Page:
In addition, proponents and land managers should refer to the Recovery Plan (where available) or the Conservation Advice (where available) for recovery, mitigation and conservation information.
|EPBC Act Listing Status||Listed as Endangered|
|Recovery Plan Decision||
Recovery Plan required, included on the Commenced List (1/11/2009).
|Adopted/Made Recovery Plans|
Federal Register of
Declaration under s178, s181, and s183 of the Environment Protection and Biodiversity Conservation Act 1999 - List of threatened species, List of threatened ecological communities and List of threatening processes (Commonwealth of Australia, 2000) [Legislative Instrument].
Documents and Websites
|State Listing Status||
|Scientific name||Conostylis wonganensis |
|Reference||Nuytsia 4 (14 Oct. 1982) 17, fig. 1.|
This is an indicative distribution map of the present distribution of the species based on best available knowledge. See map caveat for more information.
The Wongan Conostylis is a tufted rhizomatous perennial in clumps to 10 cm wide, low growing to 17 cm high with hairy green leaves and creamy yellow flowers (Hopper 1982).
This species is found in the Wongan Hills/Manmanning district of WA (Hopper et al. 1987). It has the most geographically restricted distribution of any named Conostylis, with only a small number of existing plants known (Hopper 1982; Brown et al. 1998). About three small populations are known. One of the populations extends partially onto a NR whilst another occurs in uncleared tall heath surrounding a farm house on private land (Hopper et al. 1987).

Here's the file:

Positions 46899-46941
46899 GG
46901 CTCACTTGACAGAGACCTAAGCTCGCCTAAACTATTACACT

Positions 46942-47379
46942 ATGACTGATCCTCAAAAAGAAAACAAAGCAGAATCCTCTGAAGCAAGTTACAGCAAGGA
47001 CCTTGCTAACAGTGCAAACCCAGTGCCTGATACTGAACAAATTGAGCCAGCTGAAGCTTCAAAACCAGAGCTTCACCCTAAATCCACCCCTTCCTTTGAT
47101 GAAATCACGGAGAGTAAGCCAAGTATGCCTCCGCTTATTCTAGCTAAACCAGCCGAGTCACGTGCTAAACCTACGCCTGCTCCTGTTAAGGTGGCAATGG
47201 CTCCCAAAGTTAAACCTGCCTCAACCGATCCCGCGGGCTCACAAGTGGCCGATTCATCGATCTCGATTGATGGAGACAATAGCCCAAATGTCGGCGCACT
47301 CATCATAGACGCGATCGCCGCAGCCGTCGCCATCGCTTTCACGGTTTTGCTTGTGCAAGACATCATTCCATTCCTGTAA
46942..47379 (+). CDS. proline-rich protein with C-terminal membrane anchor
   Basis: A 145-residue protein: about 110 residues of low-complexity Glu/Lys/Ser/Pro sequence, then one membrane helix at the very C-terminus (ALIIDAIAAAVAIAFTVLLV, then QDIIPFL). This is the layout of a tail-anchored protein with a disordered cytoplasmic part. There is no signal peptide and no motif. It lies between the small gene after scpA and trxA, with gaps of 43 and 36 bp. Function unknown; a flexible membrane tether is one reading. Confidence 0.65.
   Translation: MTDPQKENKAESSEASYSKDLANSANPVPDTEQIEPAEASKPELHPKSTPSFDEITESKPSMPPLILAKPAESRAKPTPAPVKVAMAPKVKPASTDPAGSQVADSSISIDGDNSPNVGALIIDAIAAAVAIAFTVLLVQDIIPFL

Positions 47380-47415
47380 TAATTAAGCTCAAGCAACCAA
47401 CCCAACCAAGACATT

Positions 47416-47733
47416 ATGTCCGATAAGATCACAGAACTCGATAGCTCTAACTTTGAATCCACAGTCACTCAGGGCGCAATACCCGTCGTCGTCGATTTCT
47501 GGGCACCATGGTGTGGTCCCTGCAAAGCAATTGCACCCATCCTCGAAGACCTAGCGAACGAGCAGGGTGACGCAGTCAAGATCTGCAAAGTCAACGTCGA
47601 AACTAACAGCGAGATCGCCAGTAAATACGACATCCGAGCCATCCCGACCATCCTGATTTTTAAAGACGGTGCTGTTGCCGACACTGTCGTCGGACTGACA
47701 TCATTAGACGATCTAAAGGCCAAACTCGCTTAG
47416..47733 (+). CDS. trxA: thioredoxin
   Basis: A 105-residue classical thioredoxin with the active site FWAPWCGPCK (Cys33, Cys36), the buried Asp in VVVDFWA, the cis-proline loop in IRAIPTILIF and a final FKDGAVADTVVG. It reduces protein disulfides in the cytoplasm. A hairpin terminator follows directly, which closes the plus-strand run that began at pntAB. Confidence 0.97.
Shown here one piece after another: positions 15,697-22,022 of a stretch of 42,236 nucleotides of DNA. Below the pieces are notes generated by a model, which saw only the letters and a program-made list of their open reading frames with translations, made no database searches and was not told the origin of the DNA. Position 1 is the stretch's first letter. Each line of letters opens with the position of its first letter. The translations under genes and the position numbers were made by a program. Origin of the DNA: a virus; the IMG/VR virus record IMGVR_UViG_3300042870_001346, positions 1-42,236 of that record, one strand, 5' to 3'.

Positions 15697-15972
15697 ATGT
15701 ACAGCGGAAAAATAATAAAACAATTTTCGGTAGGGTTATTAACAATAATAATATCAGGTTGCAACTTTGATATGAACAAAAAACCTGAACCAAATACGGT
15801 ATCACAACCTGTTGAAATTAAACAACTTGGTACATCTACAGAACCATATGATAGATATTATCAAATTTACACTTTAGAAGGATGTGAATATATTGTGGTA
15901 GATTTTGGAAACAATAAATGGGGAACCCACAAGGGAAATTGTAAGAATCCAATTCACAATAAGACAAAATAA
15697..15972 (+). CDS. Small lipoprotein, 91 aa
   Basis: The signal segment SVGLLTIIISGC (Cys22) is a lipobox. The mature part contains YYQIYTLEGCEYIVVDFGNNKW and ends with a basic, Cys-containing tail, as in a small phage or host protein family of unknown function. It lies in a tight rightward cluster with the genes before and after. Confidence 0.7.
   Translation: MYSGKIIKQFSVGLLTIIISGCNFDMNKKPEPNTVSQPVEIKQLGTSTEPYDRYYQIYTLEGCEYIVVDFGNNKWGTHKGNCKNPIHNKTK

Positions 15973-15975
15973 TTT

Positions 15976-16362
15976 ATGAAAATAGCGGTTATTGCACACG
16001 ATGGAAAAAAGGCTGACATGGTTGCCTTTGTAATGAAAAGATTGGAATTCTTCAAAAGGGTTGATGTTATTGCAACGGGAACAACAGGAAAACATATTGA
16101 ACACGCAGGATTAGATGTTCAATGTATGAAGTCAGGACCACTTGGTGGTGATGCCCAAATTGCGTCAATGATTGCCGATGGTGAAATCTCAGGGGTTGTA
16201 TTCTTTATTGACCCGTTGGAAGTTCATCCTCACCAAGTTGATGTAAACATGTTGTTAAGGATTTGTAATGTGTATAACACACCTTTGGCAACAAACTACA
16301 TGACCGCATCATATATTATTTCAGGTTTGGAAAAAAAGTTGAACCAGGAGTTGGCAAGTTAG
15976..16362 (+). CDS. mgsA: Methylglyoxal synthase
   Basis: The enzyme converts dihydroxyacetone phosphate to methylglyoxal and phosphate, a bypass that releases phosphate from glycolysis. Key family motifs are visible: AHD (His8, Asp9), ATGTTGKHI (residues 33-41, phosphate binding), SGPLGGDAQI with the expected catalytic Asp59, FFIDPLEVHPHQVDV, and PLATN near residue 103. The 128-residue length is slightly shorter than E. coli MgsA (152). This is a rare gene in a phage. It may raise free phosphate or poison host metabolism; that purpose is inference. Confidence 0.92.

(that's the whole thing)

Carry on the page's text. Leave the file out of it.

Differs from C.teretiuscula in that the leaves are glabrous except for small densely pubescent marginal spines. Differs from C.dielsii in the glabrous leaf bases and in the flowering stems less than a third the length of the leaves (Hopper 1982).
Grows in yellow sand over clay or laterite, on high gradual slopes (Brown et al. 1998). It inhabits species-rich heath and mallee heath with emergent Pear-fruited Mallee, Eucalyptus pyriformis (Brown et al. 1998). Throughout the region it occurs as scattered plants (Hopper 1982).
Flowers are creamy yellow with flowering commencing in late July, peaking in Aug. and finishing in early Sept. Hopper (1982) stated that no information was available on the reproductive biology of the species. The genus consists of a mixture of insect and bird pollinated species (Holland et al. 1997b), but no particular information is available on the pollination of this species.
The following table lists known and perceived threats to this species. Threats are based on the International Union for Conservation of Nature and Natural Resources (IUCN) threat classification version 1.1.
|Threat Class||Threatening Species||References|
|Agriculture and Aquaculture:Agriculture and Aquaculture:Land clearing, habitat fragmentation and/or habitat degradation||Conostylis wonganensis in Species Profile and Threats (SPRAT) database (Department of the Environment and Heritage, 2006fz) [Internet].|
|Ecosystem/Community Stresses:Indirect Ecosystem Effects:Restricted geographical distribution (area of occupancy and extent of occurrence)||Conostylis wonganensis in Species Profile and Threats (SPRAT) database (Department of the Environment and Heritage, 2006fz) [Internet].|